From niacinamide to azelaic acid, there are countless buzzy skincare ingredients that have burst onto the beauty scene in the past few years. Right now, it seems everyone is talking about tranexamic acid. Touted by dermatologists, facialists and brand founders as one to watch, tranexamic acid's ability to fade dark spots, minimise pigmentation left behind by acne scars and help with skin discolouration as a result of melasma is not to be sniffed at.
Ahead, we asked three trusted skin experts to divulge all they know about tranexamic acid, including all the main benefits and exactly how to use it.
What is tranexamic acid?
"Traditionally, tranexamic acid is actually a drug which has been used in surgery to stem bleeding, but recent studies show that it has a positive impact on things like melasma (irregular brown and grey-brown areas of discolouration) and hyperpigmentation," says Mark Curry, skin expert and cofounder of The Inkey List. Hyperpigmentation includes the brown or red skin staining left behind by skin inflammation, such as acne, which some experts may refer to as surface acne scarring.
Consultant dermatologist Dr Anjali Mahto writes on Instagram: "Dermatologists can use tranexamic acid by injecting it into the skin or prescribing oral tablets." She notes that it is also effective in topical skincare products such as serums, which explains why you might be seeing the ingredient everywhere at the moment.
What are the benefits of tranexamic acid?
Think of tranexamic acid as a skin brightener which fades discolouration caused by melasma and hyperpigmentation.
"It prevents the appearance of dark spots by removing the excess melanin formed," says Dr Parisha Acharya at Waterhouse Young Clinic. "It has effects on skin as a whole but specifically regulates melanin overproduction." In other words, it targets the dark spots specifically. Tranexamic acid does this by blocking the hormones that cause pigment in the skin, says Curry. Dr Mahto also notes that when used regularly, tranexamic acid helps minimise freckling due to spending too much time in the sun, which develops as part of the natural aging process of the skin.
Some acids, such as glycolic acid and lactic acid, can make skin quite sensitive, but tranexamic acid works very well with other skin-brightening agents like vitamin C and retinol. It is especially effective when paired with a broad spectrum sunscreen. "If you have pigmentation, then using a high factor sunscreen on a daily basis also needs to be a vital part of your routine," adds Dr Mahto.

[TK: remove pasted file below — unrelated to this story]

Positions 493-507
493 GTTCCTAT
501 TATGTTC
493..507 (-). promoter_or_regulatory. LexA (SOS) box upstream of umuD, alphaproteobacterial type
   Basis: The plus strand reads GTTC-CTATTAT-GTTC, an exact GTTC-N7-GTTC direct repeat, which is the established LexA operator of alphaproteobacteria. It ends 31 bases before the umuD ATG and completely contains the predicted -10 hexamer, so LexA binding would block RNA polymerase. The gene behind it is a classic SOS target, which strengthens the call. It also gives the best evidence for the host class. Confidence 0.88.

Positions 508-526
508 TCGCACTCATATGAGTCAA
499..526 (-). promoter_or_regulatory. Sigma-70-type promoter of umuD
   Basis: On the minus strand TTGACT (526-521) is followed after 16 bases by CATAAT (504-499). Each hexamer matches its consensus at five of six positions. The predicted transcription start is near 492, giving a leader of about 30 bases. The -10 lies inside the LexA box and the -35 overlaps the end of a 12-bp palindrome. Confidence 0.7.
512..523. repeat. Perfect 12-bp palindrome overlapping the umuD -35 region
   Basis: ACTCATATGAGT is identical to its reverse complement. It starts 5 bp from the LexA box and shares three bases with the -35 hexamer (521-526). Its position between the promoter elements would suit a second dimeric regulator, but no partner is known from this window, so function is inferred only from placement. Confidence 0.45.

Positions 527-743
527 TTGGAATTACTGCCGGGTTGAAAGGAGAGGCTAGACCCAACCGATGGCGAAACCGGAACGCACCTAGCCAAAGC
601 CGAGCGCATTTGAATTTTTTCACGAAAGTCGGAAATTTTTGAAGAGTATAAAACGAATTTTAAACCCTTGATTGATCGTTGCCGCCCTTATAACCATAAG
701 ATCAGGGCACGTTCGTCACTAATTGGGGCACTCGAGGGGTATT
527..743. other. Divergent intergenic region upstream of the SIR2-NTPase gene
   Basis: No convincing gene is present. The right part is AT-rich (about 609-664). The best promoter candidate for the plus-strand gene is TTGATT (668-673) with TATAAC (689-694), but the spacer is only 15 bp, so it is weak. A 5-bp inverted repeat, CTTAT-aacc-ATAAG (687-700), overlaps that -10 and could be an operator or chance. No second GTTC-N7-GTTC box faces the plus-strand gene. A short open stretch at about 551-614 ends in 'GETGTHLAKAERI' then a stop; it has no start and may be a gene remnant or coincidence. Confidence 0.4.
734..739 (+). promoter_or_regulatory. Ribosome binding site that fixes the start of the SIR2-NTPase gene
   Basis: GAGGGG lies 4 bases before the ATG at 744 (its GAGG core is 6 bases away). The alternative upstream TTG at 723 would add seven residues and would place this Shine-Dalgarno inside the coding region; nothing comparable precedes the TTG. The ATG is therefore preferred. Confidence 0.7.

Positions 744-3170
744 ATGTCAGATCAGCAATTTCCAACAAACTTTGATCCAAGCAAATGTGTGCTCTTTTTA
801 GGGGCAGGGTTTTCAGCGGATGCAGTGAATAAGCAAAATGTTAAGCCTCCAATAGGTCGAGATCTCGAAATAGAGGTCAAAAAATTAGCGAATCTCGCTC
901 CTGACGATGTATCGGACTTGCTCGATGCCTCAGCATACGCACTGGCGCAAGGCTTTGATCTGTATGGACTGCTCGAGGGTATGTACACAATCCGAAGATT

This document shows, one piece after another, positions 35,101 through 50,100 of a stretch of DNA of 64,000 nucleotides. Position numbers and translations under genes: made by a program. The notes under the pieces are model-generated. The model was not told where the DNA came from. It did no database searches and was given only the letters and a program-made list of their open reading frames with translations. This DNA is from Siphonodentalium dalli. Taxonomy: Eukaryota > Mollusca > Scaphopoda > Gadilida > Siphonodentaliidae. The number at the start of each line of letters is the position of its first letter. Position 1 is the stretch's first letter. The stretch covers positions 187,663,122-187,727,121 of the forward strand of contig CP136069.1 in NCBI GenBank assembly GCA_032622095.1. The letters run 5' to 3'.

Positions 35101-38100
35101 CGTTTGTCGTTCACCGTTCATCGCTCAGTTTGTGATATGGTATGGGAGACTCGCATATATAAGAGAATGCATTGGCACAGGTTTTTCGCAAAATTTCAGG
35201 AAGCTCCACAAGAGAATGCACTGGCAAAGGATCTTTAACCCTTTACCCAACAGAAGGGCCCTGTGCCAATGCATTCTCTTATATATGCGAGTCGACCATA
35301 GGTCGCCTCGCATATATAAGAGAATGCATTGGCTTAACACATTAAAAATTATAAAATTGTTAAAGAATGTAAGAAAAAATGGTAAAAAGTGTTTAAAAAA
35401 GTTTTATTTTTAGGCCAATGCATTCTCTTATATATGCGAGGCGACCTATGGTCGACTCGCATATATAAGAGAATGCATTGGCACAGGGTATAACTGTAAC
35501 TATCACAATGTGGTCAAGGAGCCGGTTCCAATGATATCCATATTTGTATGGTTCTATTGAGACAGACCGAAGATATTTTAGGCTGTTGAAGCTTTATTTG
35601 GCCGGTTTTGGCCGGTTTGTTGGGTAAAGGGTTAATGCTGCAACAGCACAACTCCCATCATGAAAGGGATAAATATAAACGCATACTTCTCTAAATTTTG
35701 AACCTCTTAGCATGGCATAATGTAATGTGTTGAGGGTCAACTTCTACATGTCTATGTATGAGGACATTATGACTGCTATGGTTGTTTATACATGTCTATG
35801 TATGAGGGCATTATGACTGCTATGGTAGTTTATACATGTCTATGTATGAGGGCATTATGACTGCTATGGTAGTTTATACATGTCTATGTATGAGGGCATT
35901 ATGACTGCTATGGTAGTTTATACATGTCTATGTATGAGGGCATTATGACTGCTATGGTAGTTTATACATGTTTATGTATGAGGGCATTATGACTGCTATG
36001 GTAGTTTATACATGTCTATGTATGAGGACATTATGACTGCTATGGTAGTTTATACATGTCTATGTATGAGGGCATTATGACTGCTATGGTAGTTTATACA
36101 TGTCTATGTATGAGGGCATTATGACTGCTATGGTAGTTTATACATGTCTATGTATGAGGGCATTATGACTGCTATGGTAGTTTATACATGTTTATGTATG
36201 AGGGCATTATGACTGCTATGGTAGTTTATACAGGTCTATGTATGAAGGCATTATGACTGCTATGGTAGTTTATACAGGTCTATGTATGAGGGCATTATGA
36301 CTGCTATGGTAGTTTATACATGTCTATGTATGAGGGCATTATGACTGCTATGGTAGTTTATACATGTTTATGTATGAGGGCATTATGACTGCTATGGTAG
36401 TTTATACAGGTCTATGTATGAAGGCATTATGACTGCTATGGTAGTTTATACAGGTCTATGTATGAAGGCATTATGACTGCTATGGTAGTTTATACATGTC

How do you use tranexamic acid in your skincare routine?
To target skin concerns such as melasma and hyperpigmentation, tranexamic acid is effective when used topically in skincare, such as in serums and moisturisers, but the frequency of application depends on personal preference.
"Start by using tranexamic acid once a day initially," says Dr Acharya. "Once you develop tolerance, move to twice daily use," so both morning and evening. "You can use it after a vitamin C serum and before SPF in the morning, and after your retinol in the evening to get the best penetration," Dr Acharya adds.
Curry says tranexamic acid works very well with usual super-actives such as vitamin C, niacinamide and even exfoliating acids, such as glycolic acid and salicylic acid. "However," he advises, "as with all skincare, approach tranexamic acid with care until you know what your skin can and cannot take."
How is tranexamic acid different from glycolic acid and salicylic acid?
"They all contain the word 'acid', but the way they work varies greatly," says Dr Acharya.
Unlike glycolic acid, lactic acid and salicylic acid, tranexamic acid is not considered an exfoliating acid. "Its powerful anti-inflammatory action disrupts what is responsible for excessive melanin production and pigmentation," which appears in dark spots on the skin. Exfoliating acids simply get rid of the dead cells from the outer layer of the skin.
Are there any side effects of using tranexamic acid?
Dr Mahto mentions that tranexamic acid used in topical skincare is safe and is tolerated well by all skin types.
Dr Acharya suggests conducting a patch test if you are prone to sensitivity and reactions when using new products. While she has no specific precautions for using tranexamic acid topically, she hits home the importance of wearing SPF and avoiding the sun if that is the cause of your pigmentation.